Updated: Feb 18
So this is it. Blue Monday meets Covid Times is behind us.
If you had the worst day of your existence, we won’t act like our words have healing powers, and it’s certainly not their ambition. But if you’ve been known as an over-achiever in the crying division. If you’ve been called oversensitive or dramatic more than once. If you can’t help but letting it all out, sometimes several times a day, we need to talk.
Firstly, you’re not alone… big cry babies out here! And secondly, you’re doing great. Maybe, without even realising, you’re actually taking great care of your body and your mind.
Let’s talk about tears!
There are 3 different types of tears: reflex tears, which clear debris from your eyes and contain 98% water; continuous tears, which are caused by an irritation or an inflammation and need to be checked with your GP; and emotional tears, which contain stress hormones and other toxins. And the theory is that crying flushes these out of your system.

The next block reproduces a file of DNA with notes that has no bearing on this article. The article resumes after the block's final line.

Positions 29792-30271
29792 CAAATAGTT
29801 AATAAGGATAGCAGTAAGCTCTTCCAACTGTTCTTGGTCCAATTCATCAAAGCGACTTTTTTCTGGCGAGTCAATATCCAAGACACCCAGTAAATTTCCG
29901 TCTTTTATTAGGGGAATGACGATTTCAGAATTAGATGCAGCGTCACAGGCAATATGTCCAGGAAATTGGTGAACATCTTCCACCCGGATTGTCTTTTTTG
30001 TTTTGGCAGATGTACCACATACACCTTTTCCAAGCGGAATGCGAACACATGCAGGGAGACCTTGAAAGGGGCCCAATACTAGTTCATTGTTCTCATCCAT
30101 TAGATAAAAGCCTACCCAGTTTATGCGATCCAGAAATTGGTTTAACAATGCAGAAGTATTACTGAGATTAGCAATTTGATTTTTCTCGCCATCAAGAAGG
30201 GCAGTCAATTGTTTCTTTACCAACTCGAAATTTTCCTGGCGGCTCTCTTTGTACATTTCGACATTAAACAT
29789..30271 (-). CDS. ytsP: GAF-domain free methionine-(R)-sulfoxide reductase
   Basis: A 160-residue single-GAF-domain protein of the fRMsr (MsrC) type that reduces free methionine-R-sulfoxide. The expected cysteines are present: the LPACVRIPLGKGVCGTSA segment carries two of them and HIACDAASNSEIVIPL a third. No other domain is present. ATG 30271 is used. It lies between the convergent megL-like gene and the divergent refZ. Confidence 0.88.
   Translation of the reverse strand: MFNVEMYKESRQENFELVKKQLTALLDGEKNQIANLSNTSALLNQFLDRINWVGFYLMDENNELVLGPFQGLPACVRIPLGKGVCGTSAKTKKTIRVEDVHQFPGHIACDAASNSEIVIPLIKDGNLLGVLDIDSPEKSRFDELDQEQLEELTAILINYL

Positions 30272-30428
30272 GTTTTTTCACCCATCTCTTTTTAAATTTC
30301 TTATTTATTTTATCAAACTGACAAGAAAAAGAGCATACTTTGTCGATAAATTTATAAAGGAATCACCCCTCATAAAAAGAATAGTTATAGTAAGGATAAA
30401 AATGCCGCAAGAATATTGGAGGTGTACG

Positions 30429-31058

Crying helps self-soothe. It activates the parasympathetic nervous system which helps your body rest and digest.
It helps ease both physical and emotional pain. Crying for long periods of time releases oxytocin, which can give you a sense of calm and well-being, and endorphins, which are responsible for this numbing feeling after a good crying session.
It improves your mood. When you sob, you take in quick breaths of cool air, which can help regulate and even lower the temperature of your brain. As a result, sobbing episodes can act as real spirit-lifters!
It’s proven to reduce stress (which can cause breakouts) and release hormones such as cortisol (which can cause premature signs of aging) from the body, so overall… your tears are good news for your skin.
However, crying too much can cause excessive broken capillaries around your eyes or nose, especially if your have fair, sensitive skin, rosacea, or acne-prone skin. So to make sure you’re all prepared for your next session, check out our skin tips for crying on our Instagram.
And that’s about it. Next time someone calls you dramatic, you can say it’s called self-care. R x
Credits: Sara Shakeel.